Milestones—The Nation Loses Two Military Women Icons





CAPT Ruth Erickson, a Pearl Harbor survivor, died on Nov. 25, 2008.


The Foundation is deeply saddened to report the recent passing of two military women icons. Captain Ruth A. Erickson, a 30-year veteran of the United States Navy, died on Nov. 25. She was the Navy Nurse Corps' twelfth Director (originally known as Superintendents), and served in that position from 1962 to 1966. A Pearl Harbor survivor, she was one of nine members of the Naval hospital's nursing staff on Dec. 7, 1941. She assisted in the operation of the first patient brought to the ward on that fateful day and later in the war, served aboard the hospital ship Haven. CAPT Erickson held a variety of Navy nurse assignments, including chief nurse at three major Navy hospitals; personnel officer for the Nurse Corps at the Navy's Bureau of Medicine and Surgery in Washington, DC; and she served aboard the hospital ship Relief. CAPT Erickson was 95 at the time of her death.




WWII veteran and author Dr. Martha S. Putney, championed the story of African-American servicewomen until her death on Dec. 11, 2008.


Dr. Martha (Settle) Putney joined the Women's Army Auxiliary Corps (WAAC) in 1943, and reported to Fort Des Moines, IA, to attend the 35th Officer Candidate School (OCS) class, one of five African American women in the class. Turned down for a teaching job after earning her master's degree in history, she had gone to work for the War Manpower Commission in Washington, DC, soon became frustrated with the system and volunteered for the WAAC. She was commissioned a 3rd Officer (2LT equivalent) in the WAAC on July 7, 1943, and stayed at Ft. Des Moines after graduating OCS, assigned as a training officer with the newly established Women's Army Corps (WAC). She was later reassigned to Gardiner General Hospital, Chicago, IL, where she was in charge of an all-Black unit of WAC medical and surgical technicians.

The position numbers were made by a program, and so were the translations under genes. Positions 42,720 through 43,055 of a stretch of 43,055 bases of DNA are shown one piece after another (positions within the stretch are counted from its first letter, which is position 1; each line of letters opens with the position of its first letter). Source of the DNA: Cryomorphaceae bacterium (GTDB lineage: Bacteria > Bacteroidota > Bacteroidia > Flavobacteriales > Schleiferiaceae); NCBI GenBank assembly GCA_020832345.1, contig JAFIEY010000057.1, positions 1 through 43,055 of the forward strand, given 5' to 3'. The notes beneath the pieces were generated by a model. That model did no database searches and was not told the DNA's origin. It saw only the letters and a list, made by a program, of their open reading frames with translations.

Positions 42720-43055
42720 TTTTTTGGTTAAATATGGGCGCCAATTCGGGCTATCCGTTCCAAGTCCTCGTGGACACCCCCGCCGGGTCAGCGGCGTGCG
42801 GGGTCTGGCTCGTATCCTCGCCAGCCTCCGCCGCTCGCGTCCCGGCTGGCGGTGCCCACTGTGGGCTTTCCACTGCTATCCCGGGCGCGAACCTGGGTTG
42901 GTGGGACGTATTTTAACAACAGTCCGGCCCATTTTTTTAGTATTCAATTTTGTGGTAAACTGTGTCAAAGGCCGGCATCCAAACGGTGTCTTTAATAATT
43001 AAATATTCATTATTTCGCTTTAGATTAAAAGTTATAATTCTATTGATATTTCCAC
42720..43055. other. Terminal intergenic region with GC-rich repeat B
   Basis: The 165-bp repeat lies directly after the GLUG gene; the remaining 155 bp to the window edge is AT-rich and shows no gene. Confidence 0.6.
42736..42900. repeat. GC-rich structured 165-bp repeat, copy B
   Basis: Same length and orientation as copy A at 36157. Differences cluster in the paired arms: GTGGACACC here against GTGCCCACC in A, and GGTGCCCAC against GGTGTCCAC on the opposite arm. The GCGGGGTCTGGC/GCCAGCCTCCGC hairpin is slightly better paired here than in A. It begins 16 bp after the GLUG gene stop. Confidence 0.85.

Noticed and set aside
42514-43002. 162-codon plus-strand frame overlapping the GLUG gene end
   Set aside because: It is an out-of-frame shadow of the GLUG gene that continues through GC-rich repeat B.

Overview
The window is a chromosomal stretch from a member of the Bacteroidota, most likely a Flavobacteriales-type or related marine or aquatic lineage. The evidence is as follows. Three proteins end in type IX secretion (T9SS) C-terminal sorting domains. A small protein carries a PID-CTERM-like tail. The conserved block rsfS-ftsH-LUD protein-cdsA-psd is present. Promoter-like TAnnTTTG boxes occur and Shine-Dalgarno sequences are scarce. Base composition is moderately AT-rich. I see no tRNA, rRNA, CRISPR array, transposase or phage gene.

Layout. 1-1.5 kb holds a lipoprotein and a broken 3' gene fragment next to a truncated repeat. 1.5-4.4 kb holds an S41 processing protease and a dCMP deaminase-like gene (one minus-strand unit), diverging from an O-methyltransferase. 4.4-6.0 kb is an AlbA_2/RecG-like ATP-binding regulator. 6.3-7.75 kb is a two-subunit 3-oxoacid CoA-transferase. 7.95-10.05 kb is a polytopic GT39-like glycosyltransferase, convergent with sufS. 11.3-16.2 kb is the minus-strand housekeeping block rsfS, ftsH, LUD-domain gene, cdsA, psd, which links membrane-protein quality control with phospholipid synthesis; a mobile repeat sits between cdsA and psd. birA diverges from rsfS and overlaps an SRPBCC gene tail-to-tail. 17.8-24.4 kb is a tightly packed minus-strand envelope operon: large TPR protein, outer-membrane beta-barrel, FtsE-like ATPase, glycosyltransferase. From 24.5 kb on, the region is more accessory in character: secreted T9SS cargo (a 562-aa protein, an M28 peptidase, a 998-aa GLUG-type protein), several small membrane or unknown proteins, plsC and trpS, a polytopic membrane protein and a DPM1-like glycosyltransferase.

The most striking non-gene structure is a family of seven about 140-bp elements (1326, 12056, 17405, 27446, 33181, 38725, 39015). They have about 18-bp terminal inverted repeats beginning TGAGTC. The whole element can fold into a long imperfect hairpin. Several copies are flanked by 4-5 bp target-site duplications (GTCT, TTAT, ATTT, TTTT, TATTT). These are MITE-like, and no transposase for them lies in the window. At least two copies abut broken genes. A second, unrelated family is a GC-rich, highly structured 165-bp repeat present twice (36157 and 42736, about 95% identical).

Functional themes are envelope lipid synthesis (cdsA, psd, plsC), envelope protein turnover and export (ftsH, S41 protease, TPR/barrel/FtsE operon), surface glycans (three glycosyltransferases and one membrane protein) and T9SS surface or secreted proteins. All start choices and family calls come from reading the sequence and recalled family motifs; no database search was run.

Though she wore the uniform of her country, she faced many injustices on and off the military installations where she was assigned, but seldom retreated from addressing such injustices with dignity, professionalism and determination. 1LT Settle was discharged from the Army in 1946, following World War II, and with the GI Bill, earned her doctoral degree. Among her many accomplishments as a scholar, educator and community leader, she authored two books and a number of scholarly pieces. Her book, When the Nation Was in Need: Blacks in the Women's Army Corps During World War II (1992), was greatly influenced by her experiences in the WAAC/WAC. Dr. Putney was also profiled in Tom Brokaw's The Greatest Generation (1998). Dr. Putney died on Dec. 11, 2008, at the age of 92. She will be interred at Arlington National Cemetery on Feb. 10, 2009.

(January 2009)